Michigan lawmakers are introducing new rules to attempt to reduce the number of school children with long expulsions and suspensions.  There were 1,347 expulsions from Michigan schools in the 2014-2015 school year.  According to a Detroit Free Press article, 8% of them were permanent, 45% of the expulsions were for almost a full school year, with the median number of days expelled being 157 days.

Those numbers do sound long, but each case does need to be looked at in an individual basis.

It is understandable that we as a society want to keep kids in school, but at what harm to the staff, and to the children in school who are not doing something to get them expelled or suspended?

Some Michigan lawmakers want to give schools in Michigan greater flexibility in who is expelled or suspended, and for how long.  Apparently, Michigan’s expulsion rules go above federal guideline.

Does giving schools more flexibility in who they expel or suspend sound like a good idea to you, or will it make the matter worse?  Worse, due to the fact that a student in one school district could be expelled or suspended for an offense, but not another student in a different district for the same offense.

In a recent Detroit Free Press article, the executive director of the Student Advocacy Center, Peri Stone-Palmquist, was quoted telling lawmakers "Our current school code sends the message that we don't care enough to teach our students to learn from their mistakes”.  Understandable, but again, at what expense to the children who do behave and follow the rules?

There is a package of bills in the House (HB 5618-5621) with bipartisan support that would require Michigan schools to consider the following factors when doling out expulsions or suspensions:

  • a student's age
  • disciplinary history
  • the seriousness of the violation before suspending or expelling a student for truancy, chronic absenteeism or any of the other reasons schools can expel or suspend students.

These Michigan lawmakers want our schools to consider using alternatives to expulsions and suspension.  Alternatives “such as one that brings the victim and offender together to discuss the incident, allowing victims to get answers and heal and offenders to understand the impact of their actions”.

According to Michigan law, reasons for which students were expelled during the 2014-15 school year were:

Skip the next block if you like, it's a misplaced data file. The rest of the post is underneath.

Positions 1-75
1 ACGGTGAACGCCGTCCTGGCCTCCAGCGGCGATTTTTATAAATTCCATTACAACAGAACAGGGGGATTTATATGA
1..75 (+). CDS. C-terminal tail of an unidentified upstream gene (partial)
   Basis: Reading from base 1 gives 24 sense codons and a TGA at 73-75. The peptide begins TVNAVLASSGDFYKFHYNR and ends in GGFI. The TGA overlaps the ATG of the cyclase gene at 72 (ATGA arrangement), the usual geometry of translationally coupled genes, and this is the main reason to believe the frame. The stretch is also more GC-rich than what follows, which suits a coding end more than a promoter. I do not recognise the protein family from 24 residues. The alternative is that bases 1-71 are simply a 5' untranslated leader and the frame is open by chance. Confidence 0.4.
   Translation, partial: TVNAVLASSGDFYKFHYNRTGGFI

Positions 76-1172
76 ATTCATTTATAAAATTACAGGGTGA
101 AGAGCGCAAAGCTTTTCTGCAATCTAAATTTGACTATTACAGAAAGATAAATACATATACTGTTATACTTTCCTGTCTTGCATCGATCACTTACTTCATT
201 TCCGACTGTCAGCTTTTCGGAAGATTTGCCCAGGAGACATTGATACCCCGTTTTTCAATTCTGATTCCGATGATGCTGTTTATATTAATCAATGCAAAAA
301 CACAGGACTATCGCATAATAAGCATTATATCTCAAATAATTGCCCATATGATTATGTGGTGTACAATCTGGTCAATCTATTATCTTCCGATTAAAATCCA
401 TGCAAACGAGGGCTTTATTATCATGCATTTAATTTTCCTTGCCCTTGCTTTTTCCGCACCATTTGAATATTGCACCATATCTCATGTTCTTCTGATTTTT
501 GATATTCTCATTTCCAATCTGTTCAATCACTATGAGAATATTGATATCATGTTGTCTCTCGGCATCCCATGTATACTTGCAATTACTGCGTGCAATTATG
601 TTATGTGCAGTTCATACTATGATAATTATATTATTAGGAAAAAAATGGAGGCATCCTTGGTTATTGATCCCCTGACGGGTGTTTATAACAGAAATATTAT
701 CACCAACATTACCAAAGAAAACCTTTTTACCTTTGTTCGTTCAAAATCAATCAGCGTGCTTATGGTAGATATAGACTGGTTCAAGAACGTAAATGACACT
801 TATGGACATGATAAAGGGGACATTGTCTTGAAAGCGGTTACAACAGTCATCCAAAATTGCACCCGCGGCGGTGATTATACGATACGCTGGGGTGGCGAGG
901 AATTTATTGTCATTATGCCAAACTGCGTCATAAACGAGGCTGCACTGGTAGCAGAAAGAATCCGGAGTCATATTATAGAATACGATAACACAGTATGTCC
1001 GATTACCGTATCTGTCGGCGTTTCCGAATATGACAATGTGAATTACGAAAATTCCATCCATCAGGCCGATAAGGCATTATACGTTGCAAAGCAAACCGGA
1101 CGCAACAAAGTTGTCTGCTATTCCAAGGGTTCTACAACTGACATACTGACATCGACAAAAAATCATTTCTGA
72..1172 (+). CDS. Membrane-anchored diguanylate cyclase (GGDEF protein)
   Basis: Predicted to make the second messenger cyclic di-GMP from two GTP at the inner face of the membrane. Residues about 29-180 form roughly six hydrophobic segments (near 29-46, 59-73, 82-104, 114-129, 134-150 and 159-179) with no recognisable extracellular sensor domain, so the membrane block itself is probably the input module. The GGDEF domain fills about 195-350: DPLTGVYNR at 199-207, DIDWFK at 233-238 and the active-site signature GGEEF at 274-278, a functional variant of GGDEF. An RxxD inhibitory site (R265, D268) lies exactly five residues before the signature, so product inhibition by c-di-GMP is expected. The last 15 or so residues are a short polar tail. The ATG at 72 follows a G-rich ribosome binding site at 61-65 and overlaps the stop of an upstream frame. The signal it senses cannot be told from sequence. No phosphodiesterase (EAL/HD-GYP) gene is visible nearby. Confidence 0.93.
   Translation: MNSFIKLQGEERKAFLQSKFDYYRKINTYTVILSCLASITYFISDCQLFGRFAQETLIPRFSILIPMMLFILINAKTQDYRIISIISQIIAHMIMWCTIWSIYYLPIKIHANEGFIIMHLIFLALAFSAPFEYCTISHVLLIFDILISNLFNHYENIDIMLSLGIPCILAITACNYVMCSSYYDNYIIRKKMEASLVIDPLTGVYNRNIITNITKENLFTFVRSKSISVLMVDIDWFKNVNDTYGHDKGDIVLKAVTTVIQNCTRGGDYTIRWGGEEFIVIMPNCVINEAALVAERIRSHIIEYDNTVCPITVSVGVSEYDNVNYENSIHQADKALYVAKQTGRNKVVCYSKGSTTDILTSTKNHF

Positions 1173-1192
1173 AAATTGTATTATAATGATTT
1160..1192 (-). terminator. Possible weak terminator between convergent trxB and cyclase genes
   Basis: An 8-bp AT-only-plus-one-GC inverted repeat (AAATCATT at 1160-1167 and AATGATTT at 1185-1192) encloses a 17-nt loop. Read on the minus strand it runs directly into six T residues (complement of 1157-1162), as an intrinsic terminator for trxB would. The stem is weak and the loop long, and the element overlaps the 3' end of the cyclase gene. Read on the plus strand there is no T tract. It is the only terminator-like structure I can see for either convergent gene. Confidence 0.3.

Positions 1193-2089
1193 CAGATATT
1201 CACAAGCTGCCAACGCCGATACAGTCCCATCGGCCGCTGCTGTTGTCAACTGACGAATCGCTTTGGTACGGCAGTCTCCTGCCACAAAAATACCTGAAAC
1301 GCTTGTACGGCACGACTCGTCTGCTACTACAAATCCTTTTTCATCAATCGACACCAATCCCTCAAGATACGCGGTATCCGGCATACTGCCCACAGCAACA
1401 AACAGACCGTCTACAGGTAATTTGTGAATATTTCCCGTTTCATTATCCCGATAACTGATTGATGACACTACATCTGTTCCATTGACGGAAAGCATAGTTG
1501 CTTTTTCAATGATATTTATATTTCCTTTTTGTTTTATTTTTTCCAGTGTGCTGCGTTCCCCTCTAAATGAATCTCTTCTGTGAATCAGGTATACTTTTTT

• Illicit drugs, 264; alcohol, 14 and tobacco, 12
  • Weapons possession (other than firearms), 212; firearms possession, 28
  • Physical violence without injury, 179; physical violence with injury, 78
  • Bomb or similar threat, 19; arson, 12

Michigan law states that a student can be expelled for following circumstances:

  • A student in sixth grade or above who physically assaults another student at school must be suspended or expelled for up to 180 days. A student in sixth grade or above who physically assaults an employee must be expelled permanently.
  • A student who possesses a weapon, commits arson or commits criminal sexual conduct in a school building or on school grounds must be expelled permanently. In the case of weapons, districts have some flexibility. For instance, if a child can prove he or she didn’t knowingly possess the weapon, expulsion isn’t required.
  • A student can be suspended or expelled if guilty of gross misconduct or persistent disobedience.
  • A student in sixth grade or above who commits a verbal assault against a school employee or makes a bomb threat or similar threat directed at a school building can be suspended or expelled for a period that is up to the discretion of the district.

I understand that keeping children in school is the best thing for them personally.  However, is it the best for the other children who are just trying to get an education?

Let’s talk about this today on The Live with Renk Show which airs Monday through Friday 9 a.m. to noon. To let me know your thoughts during the show please call (269) 441-9595.

Or please feel free to start a discussion and write your thoughts in the comment section.